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Wednesday September 10, 2008
By LIM CHIA YING
AN ongoing development project at the heart of the SS15 commercial centre in Subang Jaya has once again raised the ire of the business community in the area.
Business owners are irked by how the project, called First Subang, has “eaten” up the surrounding public roads with heavy cranes and road barriers.
They also claimed that as work continues on the project, the road and parking lots at the site have been damaged.
Previously, StarMetro had reported that the project had encroached into public space, occupying parking lots meant for the public and its hoardings were a cause of danger to motorists and passers-by.
Following that, the Subang Jaya Municipal Council (MPSJ) had issued a stop-work order on the project and also fined RM25,000 and RM500.
At that time, Titijaya Group of Companies had responded saying the machinery placed by the roadside was to help fix the hoardings as a safety precaution and that the machinery would be removed once the hoardings were repaired.
It also said it wanted to seek a solution together with MPSJ.
However, a recent visit showed that the parking lots had yet to be repaired and vehicles were also forced to park elsewhere as the hoardings had blocked part of the road.
Representatives from the business community also pointed out that the monsoon drain near the site was clogged by soil.
“Under the building by-law, there must be a setback from the border. Work should not start right at the border, which is why you have perimeter fencing,” businessman Tommy Teh said.
“In this case, the drain is now covered. Did the MPSJ grant the developer permission to do so? If not, then it is a violation,” he said.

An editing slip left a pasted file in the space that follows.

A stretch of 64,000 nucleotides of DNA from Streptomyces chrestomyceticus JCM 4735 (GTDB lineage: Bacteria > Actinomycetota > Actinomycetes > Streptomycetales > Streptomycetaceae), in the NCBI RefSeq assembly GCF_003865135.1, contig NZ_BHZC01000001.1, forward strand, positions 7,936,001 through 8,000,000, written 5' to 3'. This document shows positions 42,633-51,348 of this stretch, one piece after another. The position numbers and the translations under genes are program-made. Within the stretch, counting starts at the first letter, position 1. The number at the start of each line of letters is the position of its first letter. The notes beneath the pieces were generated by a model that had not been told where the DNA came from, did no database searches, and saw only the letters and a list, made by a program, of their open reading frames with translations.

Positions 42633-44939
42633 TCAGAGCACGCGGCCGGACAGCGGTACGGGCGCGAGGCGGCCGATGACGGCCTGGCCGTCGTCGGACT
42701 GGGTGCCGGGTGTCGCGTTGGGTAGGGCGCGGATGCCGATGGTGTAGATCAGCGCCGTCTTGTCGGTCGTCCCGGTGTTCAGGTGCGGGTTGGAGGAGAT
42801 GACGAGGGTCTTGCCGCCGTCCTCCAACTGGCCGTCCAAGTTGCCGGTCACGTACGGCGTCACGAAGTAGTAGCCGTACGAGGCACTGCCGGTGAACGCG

The businessmen claimed that the approved project was for an office building, but banners advertising studio apartments had sprung up around the development.
They voiced their concerns to MPSJ engineering director Rosli Mohammad Yunus, Subang Jaya assemblyman Hannah Yeoh and JKP Zone 1 chairman Theresa Ratnam Thong during a recent walkabout in the SS15 area.
“We’ll be reviewing the conditions that the developer is supposed to abide by,” Thong said, adding that she was waiting for the MPSJ to get back to Yeoh and her.
Rosli admitted that some of the plans had not been followed, adding that the developer had been ordered to carry out remedial work.
“A stop-work order has also been issued, and work can only resume after the hoarding and parking lots have been repaired,” he said.
He added that the MPSJ had adopted a closed drain concept and the monsoon drain was still there, just under the ground.
Rosli said a meeting would be held with Thong and Yeoh next week over the matter.
“We are unable to monitor projects 24 hours a day so feedback from the business community and residents is good,” he added.
When contacted, Titijaya director Charmaine Lim denied claims that apartment units were being sold and said the advertisements referred to studio office lots.
“It’s a creative way of referring to a small office,” she said.
Lim also said she had checked with the contractors and Titijaya’s project department and was informed that the company had applied for approval to use the parking lots.
“We rented 19 bays to facilitate the construction work and have also sought approval from the Safety and Health Department to place machinery there,” she said.
Lim added that any parking lots affected would be repaired accordingly and the company would comply to the conditions set.
Meanwhile, she said back-filling the drain was a pre-requisite set during the construction stage and it was meant to upgrade the existing open drain to an underground covered drain for surface run-off.
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